Jeannette Campbell's turning 100!
Jeannette Campbell's story began when her expectant mother, Lillian Greenwood, was crossing the Atlantic at the beginning of the First World War, following a holiday in England. Because of the German naval presence on the Atlantic, the passengers had to endure blackout conditions at night as well as the constant fear of attack. The safe return of Lillian and her husband, Dr. William Greenwood, to Saint Catharines, Ontario was followed some time later by the birth of Lillian Jeannette on April 26, 1915.
Jeannette and her older siblings, Carolyn and Bill, lived for much of their childhood in St. Catharines, When Jeannette was a young teenager, her widowed mother married James Parker, who was originally from Stirling. At this point, Lillian and her children moved to Toronto where Mr. Parker then resided. Mr. Parker had previously purchased his cottage (later named Ardrossan) on Marble Point Road from local banker, A.W. Carscallen, his former father-in-law. Thus began Jeannette's connection with Marmora and Crowe Lake.
For most of the year, the family lived in Toronto, but once summer arrived, they embarked on the long journey to Marmora, travelling by train to Bonarlaw, and from there by car to Ardrossan.
At that time, the Parkers had two employees, Jessie and her brother, who helped with the arduous running of the household. For indoor washing, water had to be carried up from the lake. Laundry was done on a scrub board in a tub at the back door, then lugged to the lake to be rinsed. Everyone bathed (with soap!) in the lake. Drinking water was hand pumped from the Bleeckers' well two doors away, then carried in buckets to the cottage kitchen. Meals were prepared on a wood stove.
The "young people" passed the long summer days swimming, playing croquet, and going for picnics by boat across the lake or far up Crowe River. Twice a week, they attended dances at the "pavilion" at Marble Point Lodge. Jeannette recalls, "One time, the Judge and Mother came up to see what we were doing. We were dancing to music supplied by live bands. It was fun! I danced with Sally Jones who was a good dancer. Everybody liked to dance with him."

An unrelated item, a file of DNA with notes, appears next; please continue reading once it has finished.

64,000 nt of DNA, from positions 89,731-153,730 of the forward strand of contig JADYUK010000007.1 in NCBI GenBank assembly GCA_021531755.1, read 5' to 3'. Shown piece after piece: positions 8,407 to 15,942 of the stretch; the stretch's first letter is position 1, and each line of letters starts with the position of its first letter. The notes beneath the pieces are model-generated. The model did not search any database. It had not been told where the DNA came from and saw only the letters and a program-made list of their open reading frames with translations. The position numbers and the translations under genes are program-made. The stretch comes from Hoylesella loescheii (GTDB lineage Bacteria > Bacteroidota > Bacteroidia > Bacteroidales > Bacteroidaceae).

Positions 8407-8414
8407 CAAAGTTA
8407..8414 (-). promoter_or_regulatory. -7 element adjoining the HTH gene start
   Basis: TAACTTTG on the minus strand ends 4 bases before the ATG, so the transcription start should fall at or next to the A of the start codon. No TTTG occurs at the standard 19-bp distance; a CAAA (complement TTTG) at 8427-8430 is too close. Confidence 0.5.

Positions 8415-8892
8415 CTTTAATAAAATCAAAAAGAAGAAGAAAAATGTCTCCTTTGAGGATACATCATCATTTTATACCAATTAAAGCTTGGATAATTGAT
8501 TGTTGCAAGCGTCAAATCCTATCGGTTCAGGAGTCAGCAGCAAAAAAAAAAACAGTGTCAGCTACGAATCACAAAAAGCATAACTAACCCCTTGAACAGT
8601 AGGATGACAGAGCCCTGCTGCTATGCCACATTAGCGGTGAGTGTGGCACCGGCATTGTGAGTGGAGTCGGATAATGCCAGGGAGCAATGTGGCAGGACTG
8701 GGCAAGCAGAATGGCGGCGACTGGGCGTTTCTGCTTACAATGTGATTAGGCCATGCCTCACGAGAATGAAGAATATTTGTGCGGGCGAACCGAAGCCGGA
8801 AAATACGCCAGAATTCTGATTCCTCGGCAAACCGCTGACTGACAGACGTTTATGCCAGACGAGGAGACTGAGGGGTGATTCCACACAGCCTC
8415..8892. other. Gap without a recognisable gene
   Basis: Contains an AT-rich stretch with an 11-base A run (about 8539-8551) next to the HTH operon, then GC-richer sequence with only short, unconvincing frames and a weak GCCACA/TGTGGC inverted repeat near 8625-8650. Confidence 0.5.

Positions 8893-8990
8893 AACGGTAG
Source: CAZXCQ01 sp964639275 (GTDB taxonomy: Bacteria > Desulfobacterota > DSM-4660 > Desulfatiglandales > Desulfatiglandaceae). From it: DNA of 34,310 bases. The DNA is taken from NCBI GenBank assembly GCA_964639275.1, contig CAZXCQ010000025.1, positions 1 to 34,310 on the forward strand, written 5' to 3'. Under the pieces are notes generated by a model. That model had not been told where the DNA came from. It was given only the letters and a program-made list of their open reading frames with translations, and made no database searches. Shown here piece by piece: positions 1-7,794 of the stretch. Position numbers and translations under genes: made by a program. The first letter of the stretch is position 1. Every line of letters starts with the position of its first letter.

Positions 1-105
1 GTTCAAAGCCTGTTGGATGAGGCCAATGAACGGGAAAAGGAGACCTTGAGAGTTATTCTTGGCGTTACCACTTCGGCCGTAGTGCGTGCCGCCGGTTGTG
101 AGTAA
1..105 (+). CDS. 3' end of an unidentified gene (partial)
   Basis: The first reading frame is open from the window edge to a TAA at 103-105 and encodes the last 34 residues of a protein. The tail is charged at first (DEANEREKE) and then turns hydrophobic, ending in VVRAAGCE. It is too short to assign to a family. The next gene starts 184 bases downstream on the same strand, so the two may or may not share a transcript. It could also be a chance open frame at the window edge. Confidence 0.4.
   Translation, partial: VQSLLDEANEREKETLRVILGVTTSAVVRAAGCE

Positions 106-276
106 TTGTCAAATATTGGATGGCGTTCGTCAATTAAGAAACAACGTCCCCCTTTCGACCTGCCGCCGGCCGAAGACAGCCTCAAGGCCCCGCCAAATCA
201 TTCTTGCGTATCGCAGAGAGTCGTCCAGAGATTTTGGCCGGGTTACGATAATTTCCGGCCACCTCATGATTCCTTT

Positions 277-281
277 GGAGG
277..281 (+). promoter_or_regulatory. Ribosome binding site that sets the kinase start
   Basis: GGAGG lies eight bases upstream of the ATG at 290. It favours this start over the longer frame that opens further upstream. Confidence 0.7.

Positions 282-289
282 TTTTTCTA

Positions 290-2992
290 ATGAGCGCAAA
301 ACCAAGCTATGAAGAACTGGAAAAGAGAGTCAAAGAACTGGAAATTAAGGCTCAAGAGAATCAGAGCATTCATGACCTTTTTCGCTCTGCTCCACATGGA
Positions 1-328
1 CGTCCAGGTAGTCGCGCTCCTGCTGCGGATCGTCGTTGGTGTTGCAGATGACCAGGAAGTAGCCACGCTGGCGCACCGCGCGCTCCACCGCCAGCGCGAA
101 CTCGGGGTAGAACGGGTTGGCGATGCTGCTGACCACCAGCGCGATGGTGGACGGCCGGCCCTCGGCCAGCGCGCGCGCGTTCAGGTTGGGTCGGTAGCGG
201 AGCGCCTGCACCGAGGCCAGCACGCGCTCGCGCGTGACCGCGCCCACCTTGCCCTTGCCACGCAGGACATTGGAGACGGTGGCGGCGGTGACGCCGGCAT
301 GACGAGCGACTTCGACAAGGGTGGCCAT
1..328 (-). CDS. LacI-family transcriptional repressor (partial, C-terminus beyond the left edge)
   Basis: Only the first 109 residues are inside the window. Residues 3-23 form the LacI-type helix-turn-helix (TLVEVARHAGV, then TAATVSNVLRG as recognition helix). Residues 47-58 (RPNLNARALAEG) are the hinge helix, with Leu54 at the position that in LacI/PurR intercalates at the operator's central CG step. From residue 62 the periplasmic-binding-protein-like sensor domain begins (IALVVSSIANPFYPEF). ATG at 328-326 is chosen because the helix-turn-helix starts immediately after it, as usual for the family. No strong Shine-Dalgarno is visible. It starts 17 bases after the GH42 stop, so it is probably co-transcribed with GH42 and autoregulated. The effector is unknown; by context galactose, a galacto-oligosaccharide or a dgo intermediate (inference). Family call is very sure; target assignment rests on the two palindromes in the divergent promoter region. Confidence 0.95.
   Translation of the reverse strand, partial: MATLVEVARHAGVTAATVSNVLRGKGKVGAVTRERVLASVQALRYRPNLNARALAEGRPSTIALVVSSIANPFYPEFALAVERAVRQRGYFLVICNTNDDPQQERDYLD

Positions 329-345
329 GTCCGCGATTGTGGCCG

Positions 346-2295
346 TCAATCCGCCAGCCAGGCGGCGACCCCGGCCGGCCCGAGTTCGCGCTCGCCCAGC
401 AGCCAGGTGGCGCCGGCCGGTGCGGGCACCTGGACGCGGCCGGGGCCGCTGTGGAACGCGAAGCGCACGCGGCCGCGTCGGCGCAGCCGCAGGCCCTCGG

After completing school, Jeannette became a secretary in an investment firm, and in 1940, married the dashing Irving Campbell. As a married woman, Jeannette was given special permission to continue working, and was responsible for selling Victory Bonds throughout WW 11.
After the war, Jeannette and Irv became the quintessential host and hostess, and the cottage was filled with the joy and laughter of their extended family and many friends.
When their daughters, Judy and Carolyn, were born, summer life at the cottage continued, and, as the girls grew, Jeannette and Irv witnessed the next generation immerse themselves in the glorious summers at Crowe Lake. With the advent of high-powered motors, the activities became faster and noisier.
in 1964, Jeannette and Irv purchased Ardrossan from Judge James Parker's grandson, Ronald, at a cost of $10,000. At this point they "modernized" the cottage by adding running hot water, an updated kitchen, and a new bathroom. Guests no longer had to venture outside to use the old three-holer outhouse.
Over the ensuing years, much has changed. Jeannette now watches her great grandchildren swimming and boating on Crowe Lake; but, much remains the same. Jeannette, at almost one hundred years of age, still spends summers at Crowe Lake and continues to delight in her family and the many other families along the shore.
On recent weekend spent at Crowe Lake, Jeannette said with her usual gusto, "Let's stay here!!"